What you can see here is that in the first (with PK) query, you'll scan the clustered index for the outer reference, note that it does not have the alias RXX. Then for each row in the top, do a lookup to the RXX. And yes, because of your row number ordering, every RegionID can be row_number() 1 for each RegionGroupID. SQL Server would know this based on your PK, i guess, and can say that For every RegionID, this RegionID can be row number 1. Therefore the statement is rather valid.

In the second query, there is no index, and you get a table scan on Regions, then it builds a probe table using the RXX, and joins differently (single pass, ROW_NUMBER() can only be 1 for one row per regiongroupid now). This way in that scan, every RegionID has only one ROW_NUMBER(), though you cannot be 100% certain it'll be the same every time.

This means: Using your subquery which doesn't have a deterministic order for every execution, you should avoid using a multiple pass (NESTED LOOP) join type, but a single pass (MERGE OR HASH) join.

To fix this without changing the structure of your query, add OPTION (HASH JOIN) or OPTION (MERGE JOIN) to the first UPDATE:

So, you'll need the following update statement (when you have the PK):

UPDATE Regions SET IsDefault = 0

UPDATE Regions 
SET IsDefault = 1 
WHERE RegionID IN (
    SELECT RXXID FROM (
       SELECT 
           RXX.RegionID as RXXID,
           ROW_NUMBER() OVER (PARTITION BY RXX.RegionGroupID ORDER BY RXX.RegionGroupID) AS RXXNUM
       FROM Regions as RXX
    ) AS tmp
    WHERE tmp.RXXNUM = 1 
)
OPTION (HASH JOIN)

SELECT * FROM Regions
ORDER BY RegionGroupID

Here are the execution plans using these two join types (note actual number of rows: 3 in the properties):

Using MERGE JOIN Using HASH JOIN

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1  
I realize this doesnt answer your question (and i'm looking at that now on an environment, but it gives you a workaround, and avoids an unnecessary subselect) –  cairnz Mar 23 '12 at 20:02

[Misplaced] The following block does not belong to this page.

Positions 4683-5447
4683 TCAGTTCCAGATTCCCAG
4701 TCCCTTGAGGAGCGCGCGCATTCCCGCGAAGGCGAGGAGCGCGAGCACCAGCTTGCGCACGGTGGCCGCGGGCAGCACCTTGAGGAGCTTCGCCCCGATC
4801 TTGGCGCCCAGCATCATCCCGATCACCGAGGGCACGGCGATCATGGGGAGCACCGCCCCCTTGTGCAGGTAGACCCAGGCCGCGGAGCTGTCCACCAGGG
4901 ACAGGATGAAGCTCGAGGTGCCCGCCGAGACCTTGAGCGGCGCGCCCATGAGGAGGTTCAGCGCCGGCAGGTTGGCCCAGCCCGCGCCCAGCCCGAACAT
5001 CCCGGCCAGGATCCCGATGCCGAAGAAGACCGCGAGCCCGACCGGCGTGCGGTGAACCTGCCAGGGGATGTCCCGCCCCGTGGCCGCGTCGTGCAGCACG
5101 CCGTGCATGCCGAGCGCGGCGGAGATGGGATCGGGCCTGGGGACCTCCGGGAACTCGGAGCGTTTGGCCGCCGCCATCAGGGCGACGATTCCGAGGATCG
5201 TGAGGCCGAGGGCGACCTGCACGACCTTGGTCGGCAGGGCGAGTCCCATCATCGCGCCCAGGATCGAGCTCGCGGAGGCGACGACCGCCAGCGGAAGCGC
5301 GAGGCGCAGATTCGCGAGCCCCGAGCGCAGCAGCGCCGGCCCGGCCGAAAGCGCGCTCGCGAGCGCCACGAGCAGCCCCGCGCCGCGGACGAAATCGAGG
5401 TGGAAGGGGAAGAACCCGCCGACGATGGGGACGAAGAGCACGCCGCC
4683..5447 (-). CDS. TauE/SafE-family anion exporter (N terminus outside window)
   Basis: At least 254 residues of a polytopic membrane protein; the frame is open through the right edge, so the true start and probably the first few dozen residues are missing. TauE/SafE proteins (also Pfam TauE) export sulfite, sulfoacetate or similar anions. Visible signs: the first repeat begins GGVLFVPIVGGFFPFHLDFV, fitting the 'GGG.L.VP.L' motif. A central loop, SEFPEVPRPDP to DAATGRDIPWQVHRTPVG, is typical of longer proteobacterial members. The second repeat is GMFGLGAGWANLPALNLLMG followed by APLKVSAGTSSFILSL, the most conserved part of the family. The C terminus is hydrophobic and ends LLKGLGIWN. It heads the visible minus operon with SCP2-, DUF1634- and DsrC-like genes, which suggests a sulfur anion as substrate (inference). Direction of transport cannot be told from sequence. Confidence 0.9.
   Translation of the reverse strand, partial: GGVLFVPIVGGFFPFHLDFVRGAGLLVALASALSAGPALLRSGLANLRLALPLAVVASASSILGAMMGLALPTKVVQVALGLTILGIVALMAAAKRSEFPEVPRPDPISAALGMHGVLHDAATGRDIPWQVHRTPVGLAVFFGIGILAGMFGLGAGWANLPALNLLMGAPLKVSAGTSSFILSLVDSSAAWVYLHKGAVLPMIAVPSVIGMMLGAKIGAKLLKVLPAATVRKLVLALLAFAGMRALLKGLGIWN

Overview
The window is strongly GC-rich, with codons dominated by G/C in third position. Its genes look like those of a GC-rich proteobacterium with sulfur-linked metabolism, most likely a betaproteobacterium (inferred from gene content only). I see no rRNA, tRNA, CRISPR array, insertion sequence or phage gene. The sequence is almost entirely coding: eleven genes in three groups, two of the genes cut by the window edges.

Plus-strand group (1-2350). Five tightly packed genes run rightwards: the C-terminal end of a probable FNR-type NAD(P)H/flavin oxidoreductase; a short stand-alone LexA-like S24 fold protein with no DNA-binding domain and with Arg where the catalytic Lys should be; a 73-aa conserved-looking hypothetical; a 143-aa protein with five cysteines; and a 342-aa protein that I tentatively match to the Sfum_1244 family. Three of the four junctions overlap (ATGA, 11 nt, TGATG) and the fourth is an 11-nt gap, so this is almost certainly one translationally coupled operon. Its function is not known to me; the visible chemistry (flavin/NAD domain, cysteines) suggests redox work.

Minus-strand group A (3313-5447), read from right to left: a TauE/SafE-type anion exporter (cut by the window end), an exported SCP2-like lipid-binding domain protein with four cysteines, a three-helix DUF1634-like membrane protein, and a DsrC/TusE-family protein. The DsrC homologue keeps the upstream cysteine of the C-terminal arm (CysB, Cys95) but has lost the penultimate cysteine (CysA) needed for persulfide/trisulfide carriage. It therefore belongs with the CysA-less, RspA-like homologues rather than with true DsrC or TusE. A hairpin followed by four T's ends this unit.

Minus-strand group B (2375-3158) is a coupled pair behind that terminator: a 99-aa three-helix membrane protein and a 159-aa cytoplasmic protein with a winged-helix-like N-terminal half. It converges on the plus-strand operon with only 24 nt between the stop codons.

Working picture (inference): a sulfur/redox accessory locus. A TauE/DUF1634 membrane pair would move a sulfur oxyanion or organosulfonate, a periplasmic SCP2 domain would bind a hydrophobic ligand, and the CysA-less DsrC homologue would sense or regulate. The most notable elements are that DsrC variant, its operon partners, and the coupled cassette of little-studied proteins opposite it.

1  
sure enough if you rn ckozl's query changing orderby to RegionID, you get the expected (b) result, and I was getting same result in Version 10.0 as he ckozl was with the query he presented. –  Levin Magruder Mar 23 '12 at 20:03
    
You get an up-vote for being on the nose. ROW_NUMBER() OVER (PARTITION BY RXX.RegionGroupID ORDER BY RXX.RegionID) AS RXXNUM fixes it perfectly. but 50% of the question is why this behavior is the way it is... as it seemingly makes no sense if someone doesn't get it though you'll get the cookie for your efforts. great job! –  ckozl Mar 23 '12 at 20:08
    
Yeah answer updated and hopefully explains in readable terms why this is happening :) –  cairnz Mar 23 '12 at 20:26
    
Touchdown! Excellent description what clicked for me was the phrasing "non-deterministic subquery" beautifully done. I feel I need to reiterate that I didn't write this query, and only was flummoxed when asked to describe its behavior.. Thanks for your hard work -ck –  ckozl Mar 24 '12 at 2:52
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Your query in plain language is something like:
For each row in Regions check if RegionID exists in some sub query. Meaning that the sub query is executed for each row in Regions. (I know that is not the case but it is the semantics of the query).

Since you are using RegionGroupID as order and partition you really have no idea what RegionID will be returned so it might very well be a new ID for each time the sub-query is checked against.

Update:

Doing the update with a join against the derived table instead instead of using in changes the semantics of the query and it changed the result as well.

This works as expected:

UPDATE R 
SET IsDefault = 1
FROM Regions as R
  inner join 
      (
        SELECT RXXID FROM (
           SELECT 
               RXX.RegionID as RXXID,
               ROW_NUMBER() OVER (PARTITION BY RXX.RegionGroupID ORDER BY RXX.RegionGroupID) AS RXXNUM
           FROM Regions as RXX
        ) AS tmp
        WHERE tmp.RXXNUM = 1 
      ) as C
    on R.RegionID = C.RXXID
share|improve this answer
    
This works using a NESTED LOOP joim because C is built first (and only once). –  cairnz Mar 23 '12 at 20:25